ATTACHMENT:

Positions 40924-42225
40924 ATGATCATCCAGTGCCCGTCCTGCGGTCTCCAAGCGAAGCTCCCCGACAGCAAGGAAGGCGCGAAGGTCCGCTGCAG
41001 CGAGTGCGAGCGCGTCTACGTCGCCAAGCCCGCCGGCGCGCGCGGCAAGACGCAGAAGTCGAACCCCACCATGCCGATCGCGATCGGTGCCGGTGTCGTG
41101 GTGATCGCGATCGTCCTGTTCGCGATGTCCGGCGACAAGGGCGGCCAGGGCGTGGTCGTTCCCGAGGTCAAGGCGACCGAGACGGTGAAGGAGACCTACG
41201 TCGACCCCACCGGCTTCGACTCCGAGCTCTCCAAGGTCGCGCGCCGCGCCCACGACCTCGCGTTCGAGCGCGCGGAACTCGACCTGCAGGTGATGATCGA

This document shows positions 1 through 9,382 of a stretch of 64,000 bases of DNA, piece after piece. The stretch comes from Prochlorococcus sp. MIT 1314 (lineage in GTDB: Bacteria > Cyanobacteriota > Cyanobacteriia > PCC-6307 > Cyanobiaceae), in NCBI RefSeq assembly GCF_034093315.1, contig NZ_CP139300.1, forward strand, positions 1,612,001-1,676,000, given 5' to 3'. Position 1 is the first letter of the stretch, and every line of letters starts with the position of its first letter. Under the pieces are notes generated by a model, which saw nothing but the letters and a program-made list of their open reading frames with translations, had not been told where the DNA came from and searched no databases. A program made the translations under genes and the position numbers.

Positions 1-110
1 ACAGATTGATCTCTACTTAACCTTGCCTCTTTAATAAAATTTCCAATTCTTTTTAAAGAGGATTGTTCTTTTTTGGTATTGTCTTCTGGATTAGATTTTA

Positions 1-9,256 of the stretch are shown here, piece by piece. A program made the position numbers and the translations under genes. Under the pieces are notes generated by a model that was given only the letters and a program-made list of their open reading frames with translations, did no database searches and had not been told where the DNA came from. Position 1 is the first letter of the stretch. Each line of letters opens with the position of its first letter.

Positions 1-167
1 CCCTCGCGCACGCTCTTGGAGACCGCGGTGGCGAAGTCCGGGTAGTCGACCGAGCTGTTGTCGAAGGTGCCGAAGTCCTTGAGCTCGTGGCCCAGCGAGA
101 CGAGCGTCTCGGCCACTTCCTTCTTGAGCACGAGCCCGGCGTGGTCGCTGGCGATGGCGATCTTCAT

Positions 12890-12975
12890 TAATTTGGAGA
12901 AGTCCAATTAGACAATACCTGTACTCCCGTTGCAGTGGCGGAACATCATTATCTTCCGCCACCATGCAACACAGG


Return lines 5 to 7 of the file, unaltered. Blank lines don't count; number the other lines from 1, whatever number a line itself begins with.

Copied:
41201 TCGACCCCACCGGCTTCGACTCCGAGCTCTCCAAGGTCGCGCGCCGCGCCCACGACCTCGCGTTCGAGCGCGCGGAACTCGACCTGCAGGTGATGATCGA

This document shows positions 1 through 9,382 of a stretch of 64,000 bases of DNA, piece after piece. The stretch comes from Prochlorococcus sp. MIT 1314 (lineage in GTDB: Bacteria > Cyanobacteriota > Cyanobacteriia > PCC-6307 > Cyanobiaceae), in NCBI RefSeq assembly GCF_034093315.1, contig NZ_CP139300.1, forward strand, positions 1,612,001-1,676,000, given 5' to 3'. Position 1 is the first letter of the stretch, and every line of letters starts with the position of its first letter. Under the pieces are notes generated by a model, which saw nothing but the letters and a program-made list of their open reading frames with translations, had not been told where the DNA came from and searched no databases. A program made the translations under genes and the position numbers.

Positions 1-110